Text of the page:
The fact that joint replacement surgery is going ahead again is good news for anyone suffering from osteoarthritis. We know from speaking to patients that many people have experienced a worsening of symptoms during the pandemic due to a combination of factors including: lack of exercise leading to weight gain and loss of mobility, the cancellation of non-surgical treatments such as painkilling injections and long delays in surgery.
If you have a date for your joint replacement procedure or you’re looking forward to hearing from your orthopaedic surgeon, you may have questions about the timing of your surgery alongside the Covid vaccination.
Don’t delay your surgery
The first thing to say is that, as important as it is to get vaccinated, it’s essential not to face any further delays in your surgery. We touched on this in our last blog. Osteoarthritis is a progressive condition which means the symptoms gradually worsen. Lack of exercise and heightened stress contribute to joint deterioration so lockdown has been particularly challenging for many people.
Research suggests, too, that many people, particularly those with a higher BMI (body mass index), have experienced negative changes in their eating habits during the pandemic. This has led to weight gain for many, which places additional strain on already damaged joints. Under normal circumstances, the knee joints absorb around 1.5 pounds of force with every step but gaining an additional 10 pounds in weight adds between 15 and 50 pounds of pressure. Damaged joints can become misaligned, leading to further deterioration.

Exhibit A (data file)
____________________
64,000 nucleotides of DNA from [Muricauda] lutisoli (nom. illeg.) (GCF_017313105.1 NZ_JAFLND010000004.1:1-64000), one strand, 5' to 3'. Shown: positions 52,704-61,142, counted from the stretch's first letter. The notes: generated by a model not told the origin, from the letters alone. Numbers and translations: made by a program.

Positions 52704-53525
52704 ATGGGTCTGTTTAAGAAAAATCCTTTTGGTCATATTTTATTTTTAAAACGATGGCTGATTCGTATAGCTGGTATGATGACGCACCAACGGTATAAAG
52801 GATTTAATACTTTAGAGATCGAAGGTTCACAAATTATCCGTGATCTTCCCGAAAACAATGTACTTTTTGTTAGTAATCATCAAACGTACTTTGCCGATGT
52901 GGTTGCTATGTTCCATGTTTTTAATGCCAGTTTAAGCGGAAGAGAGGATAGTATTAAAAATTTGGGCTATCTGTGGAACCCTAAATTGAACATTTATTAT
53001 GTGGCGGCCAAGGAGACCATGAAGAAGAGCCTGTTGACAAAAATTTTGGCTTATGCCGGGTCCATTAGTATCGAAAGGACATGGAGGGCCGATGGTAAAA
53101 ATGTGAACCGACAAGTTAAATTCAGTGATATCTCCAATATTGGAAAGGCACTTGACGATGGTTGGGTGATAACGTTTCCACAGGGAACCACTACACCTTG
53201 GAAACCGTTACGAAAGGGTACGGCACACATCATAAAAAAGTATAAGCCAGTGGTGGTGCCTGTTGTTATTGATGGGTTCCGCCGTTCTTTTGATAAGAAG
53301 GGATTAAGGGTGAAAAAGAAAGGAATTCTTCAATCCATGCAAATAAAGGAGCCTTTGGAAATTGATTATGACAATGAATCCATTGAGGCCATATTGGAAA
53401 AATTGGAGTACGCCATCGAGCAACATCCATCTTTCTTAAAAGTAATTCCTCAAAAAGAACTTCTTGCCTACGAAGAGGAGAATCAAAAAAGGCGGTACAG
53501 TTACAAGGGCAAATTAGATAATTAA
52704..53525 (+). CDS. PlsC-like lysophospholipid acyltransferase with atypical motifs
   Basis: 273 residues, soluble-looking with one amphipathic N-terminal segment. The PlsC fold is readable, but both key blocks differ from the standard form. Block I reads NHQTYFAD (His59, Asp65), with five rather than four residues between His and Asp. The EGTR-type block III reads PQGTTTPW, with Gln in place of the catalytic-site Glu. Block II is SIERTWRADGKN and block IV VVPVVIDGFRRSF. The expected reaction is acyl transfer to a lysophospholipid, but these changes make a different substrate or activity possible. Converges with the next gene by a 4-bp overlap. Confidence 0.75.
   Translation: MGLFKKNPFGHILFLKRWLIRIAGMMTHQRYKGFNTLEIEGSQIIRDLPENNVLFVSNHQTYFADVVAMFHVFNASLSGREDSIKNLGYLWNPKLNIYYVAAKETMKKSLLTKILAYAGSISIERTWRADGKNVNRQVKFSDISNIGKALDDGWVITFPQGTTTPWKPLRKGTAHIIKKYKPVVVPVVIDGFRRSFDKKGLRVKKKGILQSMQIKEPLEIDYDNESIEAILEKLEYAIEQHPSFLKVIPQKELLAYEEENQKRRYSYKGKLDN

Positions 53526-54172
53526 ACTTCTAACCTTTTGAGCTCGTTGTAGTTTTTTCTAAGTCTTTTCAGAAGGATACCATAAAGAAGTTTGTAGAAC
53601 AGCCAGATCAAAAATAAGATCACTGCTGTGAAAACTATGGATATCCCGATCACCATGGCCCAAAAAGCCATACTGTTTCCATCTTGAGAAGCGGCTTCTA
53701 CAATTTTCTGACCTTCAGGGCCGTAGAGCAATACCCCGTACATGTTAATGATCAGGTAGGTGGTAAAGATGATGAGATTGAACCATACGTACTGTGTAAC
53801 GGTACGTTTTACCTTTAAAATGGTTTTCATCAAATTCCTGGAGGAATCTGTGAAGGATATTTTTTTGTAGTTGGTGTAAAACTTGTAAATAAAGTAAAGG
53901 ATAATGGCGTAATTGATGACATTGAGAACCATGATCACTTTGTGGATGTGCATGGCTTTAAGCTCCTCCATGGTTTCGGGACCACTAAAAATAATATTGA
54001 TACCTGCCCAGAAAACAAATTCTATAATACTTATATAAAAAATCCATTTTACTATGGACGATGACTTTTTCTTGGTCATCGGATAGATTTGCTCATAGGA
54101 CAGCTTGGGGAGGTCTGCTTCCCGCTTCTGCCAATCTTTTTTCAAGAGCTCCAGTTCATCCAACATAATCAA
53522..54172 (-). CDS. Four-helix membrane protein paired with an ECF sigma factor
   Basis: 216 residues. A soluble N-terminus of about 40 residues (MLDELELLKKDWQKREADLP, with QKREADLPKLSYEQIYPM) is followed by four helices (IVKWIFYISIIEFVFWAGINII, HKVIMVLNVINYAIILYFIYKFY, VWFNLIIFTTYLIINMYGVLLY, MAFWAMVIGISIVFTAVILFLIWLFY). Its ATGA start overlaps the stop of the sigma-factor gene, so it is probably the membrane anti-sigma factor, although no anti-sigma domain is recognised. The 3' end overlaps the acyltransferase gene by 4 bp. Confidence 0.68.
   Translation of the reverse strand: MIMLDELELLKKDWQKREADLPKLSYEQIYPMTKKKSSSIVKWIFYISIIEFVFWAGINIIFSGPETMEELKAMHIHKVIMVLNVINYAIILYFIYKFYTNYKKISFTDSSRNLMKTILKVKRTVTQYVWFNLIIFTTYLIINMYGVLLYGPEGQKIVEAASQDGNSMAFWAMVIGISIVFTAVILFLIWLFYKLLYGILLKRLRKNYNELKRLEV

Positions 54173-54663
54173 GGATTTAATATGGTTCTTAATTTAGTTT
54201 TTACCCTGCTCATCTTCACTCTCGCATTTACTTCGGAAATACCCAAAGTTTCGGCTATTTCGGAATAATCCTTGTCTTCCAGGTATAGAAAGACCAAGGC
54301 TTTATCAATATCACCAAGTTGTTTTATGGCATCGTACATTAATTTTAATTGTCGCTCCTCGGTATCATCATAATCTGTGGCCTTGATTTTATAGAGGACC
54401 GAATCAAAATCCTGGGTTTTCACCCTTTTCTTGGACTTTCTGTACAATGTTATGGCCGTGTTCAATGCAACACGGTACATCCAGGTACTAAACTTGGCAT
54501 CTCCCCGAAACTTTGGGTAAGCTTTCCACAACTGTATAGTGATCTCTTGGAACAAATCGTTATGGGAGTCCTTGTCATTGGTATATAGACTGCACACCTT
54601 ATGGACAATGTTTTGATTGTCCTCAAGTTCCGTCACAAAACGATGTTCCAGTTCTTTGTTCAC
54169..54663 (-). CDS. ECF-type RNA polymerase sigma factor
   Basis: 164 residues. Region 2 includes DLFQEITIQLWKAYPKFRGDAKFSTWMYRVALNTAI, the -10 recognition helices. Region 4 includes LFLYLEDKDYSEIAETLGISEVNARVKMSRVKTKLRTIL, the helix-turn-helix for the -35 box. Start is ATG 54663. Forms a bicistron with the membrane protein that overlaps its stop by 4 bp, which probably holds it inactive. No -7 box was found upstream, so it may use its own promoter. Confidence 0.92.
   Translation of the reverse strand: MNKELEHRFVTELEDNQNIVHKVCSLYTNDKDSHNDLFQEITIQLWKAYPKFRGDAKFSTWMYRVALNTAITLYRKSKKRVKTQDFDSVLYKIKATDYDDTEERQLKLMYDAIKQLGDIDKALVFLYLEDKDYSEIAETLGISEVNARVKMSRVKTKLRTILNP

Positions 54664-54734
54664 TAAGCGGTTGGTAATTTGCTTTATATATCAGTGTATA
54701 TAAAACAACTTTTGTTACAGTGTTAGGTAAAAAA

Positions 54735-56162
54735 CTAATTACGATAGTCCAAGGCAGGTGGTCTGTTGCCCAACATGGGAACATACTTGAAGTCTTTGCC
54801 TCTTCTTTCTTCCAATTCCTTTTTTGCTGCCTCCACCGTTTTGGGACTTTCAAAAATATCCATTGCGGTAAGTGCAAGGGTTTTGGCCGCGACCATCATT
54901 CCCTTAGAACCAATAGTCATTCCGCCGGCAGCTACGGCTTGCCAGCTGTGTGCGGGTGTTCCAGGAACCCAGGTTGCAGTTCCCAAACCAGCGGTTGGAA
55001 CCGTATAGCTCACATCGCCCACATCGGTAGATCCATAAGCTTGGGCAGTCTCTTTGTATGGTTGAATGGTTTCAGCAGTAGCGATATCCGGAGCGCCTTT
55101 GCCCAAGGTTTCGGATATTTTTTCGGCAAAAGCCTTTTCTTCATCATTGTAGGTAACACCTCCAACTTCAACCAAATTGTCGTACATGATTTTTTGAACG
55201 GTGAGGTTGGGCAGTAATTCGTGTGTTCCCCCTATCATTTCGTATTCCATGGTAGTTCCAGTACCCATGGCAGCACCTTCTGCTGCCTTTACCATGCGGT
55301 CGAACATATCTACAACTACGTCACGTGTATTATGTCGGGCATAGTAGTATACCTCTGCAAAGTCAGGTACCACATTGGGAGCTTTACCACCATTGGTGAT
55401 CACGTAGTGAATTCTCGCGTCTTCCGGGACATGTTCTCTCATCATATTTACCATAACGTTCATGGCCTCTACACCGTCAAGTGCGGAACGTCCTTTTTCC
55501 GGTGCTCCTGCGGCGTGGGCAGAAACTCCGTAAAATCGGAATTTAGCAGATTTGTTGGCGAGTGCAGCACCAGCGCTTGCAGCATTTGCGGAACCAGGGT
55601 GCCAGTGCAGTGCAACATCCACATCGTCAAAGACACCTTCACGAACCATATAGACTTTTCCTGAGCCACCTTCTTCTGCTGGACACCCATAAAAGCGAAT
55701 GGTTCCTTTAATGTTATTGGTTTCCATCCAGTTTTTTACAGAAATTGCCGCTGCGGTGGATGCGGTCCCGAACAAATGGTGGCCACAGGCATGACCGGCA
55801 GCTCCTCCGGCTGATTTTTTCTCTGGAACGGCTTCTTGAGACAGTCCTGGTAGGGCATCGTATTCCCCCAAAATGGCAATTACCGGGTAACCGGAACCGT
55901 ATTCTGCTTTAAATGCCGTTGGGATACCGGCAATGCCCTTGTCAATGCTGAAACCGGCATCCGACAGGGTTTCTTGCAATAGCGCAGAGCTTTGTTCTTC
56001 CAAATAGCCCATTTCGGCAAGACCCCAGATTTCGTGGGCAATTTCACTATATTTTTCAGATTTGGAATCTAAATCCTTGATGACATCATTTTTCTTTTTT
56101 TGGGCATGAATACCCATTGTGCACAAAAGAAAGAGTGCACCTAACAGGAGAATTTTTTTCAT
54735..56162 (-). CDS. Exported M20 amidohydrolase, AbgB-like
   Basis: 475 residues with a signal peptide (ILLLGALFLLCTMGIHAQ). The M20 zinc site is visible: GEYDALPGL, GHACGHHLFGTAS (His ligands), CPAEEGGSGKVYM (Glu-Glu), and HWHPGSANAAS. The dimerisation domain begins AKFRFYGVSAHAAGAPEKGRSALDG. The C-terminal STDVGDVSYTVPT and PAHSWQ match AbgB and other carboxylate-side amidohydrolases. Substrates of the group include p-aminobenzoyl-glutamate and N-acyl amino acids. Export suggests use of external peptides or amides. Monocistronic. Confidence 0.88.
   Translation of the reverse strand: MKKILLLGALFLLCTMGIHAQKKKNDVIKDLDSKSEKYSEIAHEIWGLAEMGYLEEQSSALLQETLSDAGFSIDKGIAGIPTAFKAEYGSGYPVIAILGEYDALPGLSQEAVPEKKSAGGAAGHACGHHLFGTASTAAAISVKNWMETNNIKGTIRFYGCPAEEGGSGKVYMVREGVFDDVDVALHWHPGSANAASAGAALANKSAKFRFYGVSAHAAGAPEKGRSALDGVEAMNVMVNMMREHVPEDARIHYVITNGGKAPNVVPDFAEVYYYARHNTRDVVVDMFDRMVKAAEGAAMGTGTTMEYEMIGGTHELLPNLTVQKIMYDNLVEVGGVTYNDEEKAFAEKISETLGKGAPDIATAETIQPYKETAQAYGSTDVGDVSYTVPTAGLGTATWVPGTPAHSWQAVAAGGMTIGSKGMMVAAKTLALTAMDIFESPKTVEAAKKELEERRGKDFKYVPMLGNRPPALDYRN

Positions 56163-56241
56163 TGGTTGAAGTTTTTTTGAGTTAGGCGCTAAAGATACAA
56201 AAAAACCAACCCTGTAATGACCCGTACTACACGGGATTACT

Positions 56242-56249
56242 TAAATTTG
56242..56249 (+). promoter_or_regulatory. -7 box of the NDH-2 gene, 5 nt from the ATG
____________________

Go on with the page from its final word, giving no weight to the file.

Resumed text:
Timing of surgery with the Covid vaccine
We understand that there is a level of anxiety, particularly amongst vulnerable patients, about whether it is safe to have joint replacement surgery alongside the Covid-19 vaccination and if so, when.
We can confirm that it is safe to have surgery alongside the vaccination. The British Orthopaedic Association has put together some guidance for patients to help them decide on the best timing for any orthopaedic treatment, including joint replacement surgery. We are following these guidelines and are happy to discuss your specific case if you need more information.
In relation to elective surgery, the BOA advises waiting seven days after having the Covid-19 vaccine before undergoing a surgical procedure. This applies to both doses of the vaccine. Symptoms such as high temperature are one of the possible side-effects and it’s important that these are not confused with post-surgical complications.
Prior to undergoing surgery, we will ask you to self-isolate and immediately before your procedure we will request you take a Covid test. This is to safeguard all of our patients. We will, of course, follow all of the correct procedures within the hospital, including wearing the correct PPE and ensuring that enhanced cleaning protocols are strictly adhered to.
If you are due to have an injection of corticosteroids or oral steroids to relieve pain and inflammation it is safe to have these alongside the Covid vaccine although the BOA warns that your body may not produce such a good response to the vaccination in this instance. It is not recommended to delay having the vaccine if you have recently had a steroid treatment or you are due to have one, however, if you need steroids to control inflammatory disease this needs to take priority over the vaccine as a flare-up can increase your Covid risk. In the case of non-essential steroid injections, it may be appropriate to delay the treatment to give the vaccine the greatest chance of delivering a good immune response.
We recognise that these are anxious times and patients are likely to have many different questions. If you have further concerns or more questions that are not answered here, please contact us and we will be happy to help. If you are due to receive a vaccine, we are happy to try and plan your surgery around it without delaying treatment.